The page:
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Be Safe Out There

Be Safe Out There

There’s not a chief or sheriff I know whom ever wants to experience the death of a department member … ever. That’s especially true if the loss is line of duty related. We all know a line of duty death (LODD) can happen anywhere, any time. Much of the content of American COP is devoted to articles designed to help every cop, every shift, every day come home safe and sound.

The holidays present some unique challenges to law enforcement officers in a number of ways, not the least of which has to do with survival. If you look at the statistics compiled over the years by the National Law Enforcement Memorial Foundation you might note January and December of each year are not without their losses of LEOs in the line of duty. I suspect the uniqueness of the holiday season may contribute to the LODDs we experience each year. Why do you suppose this is, and what might we do to minimize the tragedies occurring within our profession during this time of year?

Disturbing Trends

One of the trends I noticed when working the streets was the holidays seem to bring out either the best or worst in people. I’ve witnessed some extraordinary kindness and charity from ordinary people, but I’ve also seen the worst in people as the holiday season approaches. I’ll never forget a murder-suicide I handled one year. A single father couldn’t afford presents for his two children, so he put a single round from a .45 into each of their heads, penned a suicide note explaining his actions, and then took his own life.

In these very difficult economic times more people will be hard pressed to celebrate the holidays in ways they might prefer. We often hope incidents like this won’t happen, but experience tells us they will. It’s the officer on the street who has to deal with such events. And it’s the officer on the street who must deal with the suicide by cop incidents, which are increasing in a time when many people cannot pay their bills, afford housing, and certainly cannot afford gifts for those who might expect them.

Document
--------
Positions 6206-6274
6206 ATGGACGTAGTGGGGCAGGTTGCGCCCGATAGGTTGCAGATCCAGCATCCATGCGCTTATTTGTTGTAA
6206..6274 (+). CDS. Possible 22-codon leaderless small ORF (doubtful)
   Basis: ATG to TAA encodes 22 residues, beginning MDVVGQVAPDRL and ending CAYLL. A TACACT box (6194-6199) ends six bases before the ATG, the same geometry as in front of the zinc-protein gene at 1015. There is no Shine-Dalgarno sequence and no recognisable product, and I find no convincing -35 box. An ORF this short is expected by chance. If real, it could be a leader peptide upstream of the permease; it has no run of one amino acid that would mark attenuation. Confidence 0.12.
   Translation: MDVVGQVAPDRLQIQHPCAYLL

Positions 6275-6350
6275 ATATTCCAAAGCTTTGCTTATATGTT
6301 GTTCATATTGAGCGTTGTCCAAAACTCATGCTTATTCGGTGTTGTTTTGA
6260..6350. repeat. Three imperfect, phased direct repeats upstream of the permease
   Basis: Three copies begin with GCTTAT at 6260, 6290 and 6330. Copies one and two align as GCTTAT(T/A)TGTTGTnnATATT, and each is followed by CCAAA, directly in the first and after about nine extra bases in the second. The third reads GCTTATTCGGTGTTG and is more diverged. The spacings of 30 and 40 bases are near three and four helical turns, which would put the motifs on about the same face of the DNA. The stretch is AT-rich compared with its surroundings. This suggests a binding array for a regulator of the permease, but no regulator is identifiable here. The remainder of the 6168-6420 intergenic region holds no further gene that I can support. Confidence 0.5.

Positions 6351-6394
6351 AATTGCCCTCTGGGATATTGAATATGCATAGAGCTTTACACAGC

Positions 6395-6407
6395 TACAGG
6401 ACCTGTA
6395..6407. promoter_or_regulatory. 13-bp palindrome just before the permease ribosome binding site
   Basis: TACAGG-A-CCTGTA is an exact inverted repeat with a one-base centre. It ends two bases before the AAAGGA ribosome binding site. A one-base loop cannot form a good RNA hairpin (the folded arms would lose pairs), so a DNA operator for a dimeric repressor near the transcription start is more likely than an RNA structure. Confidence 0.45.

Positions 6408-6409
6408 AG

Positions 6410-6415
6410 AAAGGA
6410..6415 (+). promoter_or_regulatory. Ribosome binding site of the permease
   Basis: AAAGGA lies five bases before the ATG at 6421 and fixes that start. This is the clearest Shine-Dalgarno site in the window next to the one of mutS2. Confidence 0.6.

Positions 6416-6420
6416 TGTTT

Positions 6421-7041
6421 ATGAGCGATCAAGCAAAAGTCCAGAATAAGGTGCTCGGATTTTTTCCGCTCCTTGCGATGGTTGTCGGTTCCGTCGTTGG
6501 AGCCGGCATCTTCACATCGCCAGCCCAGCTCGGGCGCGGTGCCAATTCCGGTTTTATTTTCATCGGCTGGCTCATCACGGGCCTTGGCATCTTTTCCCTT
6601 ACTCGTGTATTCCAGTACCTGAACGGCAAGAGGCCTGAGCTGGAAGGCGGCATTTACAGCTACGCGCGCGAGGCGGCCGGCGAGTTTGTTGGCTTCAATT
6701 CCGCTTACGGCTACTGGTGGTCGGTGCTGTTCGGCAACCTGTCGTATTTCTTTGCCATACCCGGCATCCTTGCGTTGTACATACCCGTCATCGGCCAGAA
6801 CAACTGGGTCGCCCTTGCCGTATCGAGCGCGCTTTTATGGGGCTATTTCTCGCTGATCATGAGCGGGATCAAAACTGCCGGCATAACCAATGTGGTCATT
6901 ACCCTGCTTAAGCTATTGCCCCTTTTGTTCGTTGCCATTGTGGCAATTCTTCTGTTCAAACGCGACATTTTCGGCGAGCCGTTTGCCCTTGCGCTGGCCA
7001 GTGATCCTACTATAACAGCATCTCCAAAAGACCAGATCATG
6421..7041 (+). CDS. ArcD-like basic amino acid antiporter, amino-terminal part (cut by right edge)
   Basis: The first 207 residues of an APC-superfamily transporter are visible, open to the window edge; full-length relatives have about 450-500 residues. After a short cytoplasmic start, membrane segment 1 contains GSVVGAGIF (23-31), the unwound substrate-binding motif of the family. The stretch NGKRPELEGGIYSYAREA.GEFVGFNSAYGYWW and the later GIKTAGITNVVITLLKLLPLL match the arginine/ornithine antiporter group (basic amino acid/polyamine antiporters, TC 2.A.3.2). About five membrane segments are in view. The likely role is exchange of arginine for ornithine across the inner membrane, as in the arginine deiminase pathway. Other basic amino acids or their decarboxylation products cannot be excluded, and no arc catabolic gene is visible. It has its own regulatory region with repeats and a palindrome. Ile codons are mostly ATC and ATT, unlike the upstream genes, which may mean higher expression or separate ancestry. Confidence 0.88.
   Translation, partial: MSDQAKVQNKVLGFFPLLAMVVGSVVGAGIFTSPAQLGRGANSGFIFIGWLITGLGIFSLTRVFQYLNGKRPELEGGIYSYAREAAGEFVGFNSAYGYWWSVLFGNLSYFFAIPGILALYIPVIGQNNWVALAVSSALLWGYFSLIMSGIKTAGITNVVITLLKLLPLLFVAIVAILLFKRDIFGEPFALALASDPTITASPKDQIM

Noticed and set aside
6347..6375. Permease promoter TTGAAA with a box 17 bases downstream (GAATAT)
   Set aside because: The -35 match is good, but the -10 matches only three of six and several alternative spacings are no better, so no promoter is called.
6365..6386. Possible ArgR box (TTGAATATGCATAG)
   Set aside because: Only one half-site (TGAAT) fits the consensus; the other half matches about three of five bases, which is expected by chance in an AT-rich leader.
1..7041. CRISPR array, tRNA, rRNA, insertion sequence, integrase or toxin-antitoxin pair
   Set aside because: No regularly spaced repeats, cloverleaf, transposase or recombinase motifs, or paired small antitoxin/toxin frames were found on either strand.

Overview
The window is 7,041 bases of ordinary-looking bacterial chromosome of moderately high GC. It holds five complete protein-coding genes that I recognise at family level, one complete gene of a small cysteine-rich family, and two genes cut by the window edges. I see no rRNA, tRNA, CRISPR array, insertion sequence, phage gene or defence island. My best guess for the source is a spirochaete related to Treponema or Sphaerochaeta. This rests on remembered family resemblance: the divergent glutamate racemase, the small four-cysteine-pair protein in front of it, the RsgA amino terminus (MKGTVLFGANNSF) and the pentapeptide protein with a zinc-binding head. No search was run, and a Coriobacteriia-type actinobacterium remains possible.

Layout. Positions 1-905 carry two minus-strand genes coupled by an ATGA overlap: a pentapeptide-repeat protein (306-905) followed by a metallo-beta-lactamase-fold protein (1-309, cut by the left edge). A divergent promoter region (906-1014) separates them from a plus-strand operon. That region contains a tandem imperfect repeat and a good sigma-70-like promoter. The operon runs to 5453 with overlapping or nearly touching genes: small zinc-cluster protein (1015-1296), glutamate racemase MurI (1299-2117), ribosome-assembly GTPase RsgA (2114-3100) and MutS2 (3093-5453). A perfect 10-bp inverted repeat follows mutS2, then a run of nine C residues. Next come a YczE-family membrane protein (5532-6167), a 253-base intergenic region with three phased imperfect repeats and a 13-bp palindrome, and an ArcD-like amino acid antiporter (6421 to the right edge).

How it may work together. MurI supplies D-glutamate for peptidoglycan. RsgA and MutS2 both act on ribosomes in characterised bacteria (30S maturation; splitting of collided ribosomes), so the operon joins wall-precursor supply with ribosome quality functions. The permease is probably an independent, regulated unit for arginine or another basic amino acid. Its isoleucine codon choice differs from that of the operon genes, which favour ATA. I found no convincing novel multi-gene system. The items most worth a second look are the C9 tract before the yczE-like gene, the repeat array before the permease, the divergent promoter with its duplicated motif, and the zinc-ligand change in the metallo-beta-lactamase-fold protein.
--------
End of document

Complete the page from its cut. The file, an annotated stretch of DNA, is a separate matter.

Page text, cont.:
In some cases it’s a legitimate despondency, which may cause them to harm others — including the law enforcement personnel called to handle incidents involving such people. It behooves each of us wearing a badge and carrying a firearm to be particularly cautious during a time of year and in a year where economic circumstances alone may result in an increase in such cases. And those same economic circumstances may mean fewer backup officers, as far too many police agencies have had to reduce their numbers.

You’re Only Human

There’s another side to this subject, which merits discussion. This season also impacts officers, not because of the actions of others, but due to personal circumstances within their own lives. Many of us have families with children and we too may be somewhat upset pay cuts and reduced overtime opportunities have forced us to cut back on gift giving.

The holiday season generally brings with it more social obligations; trips to visit extended family, hosting or attending holiday parties, finding time to go Christmas shopping, attempting to get time off or arrange a shift swap so not all of the holiday season will be spent working. These events in officers’ lives can easily lead to frustration and distraction. And a distracted cop is a vulnerable cop. At a time when we’re likely to encounter more than our fair share of despondent and potentially dangerous subjects on the street, we can ill afford to not be at the top of our game — mentally and tactically.

What’s The Solution?

Given that we cannot control the mindset and motivations of others we may encounter on the street, it’s to our advantage to position ourselves in the best place possible. We can do this by having frank discussions with family and loved ones about the limitations of the current economy on our ability to be generous. I bet they’ll understand, and in doing so it relieves a lot of pressure and distraction, which would otherwise be on our shoulders.

Having a frank discussion can also soothe the pain of our absence from parties and family gatherings should time off or shift exchanges not be possible. And remember, relying on others for support isn’t a bad idea either. It may help to remember “the reason for the season.” So, while we can’t control what the bad guys do; we can minimize self-distraction through frank discussions with family and friends. I encourage you to do so and wish you the best this holiday season.
By Jerry Boyd
Questions, comments and suggestions for future columns can be sent to Jerry at exlasd@msn.com

 

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  1. Jerry Boyd says:

    Thanks for the feedback–always appreciated

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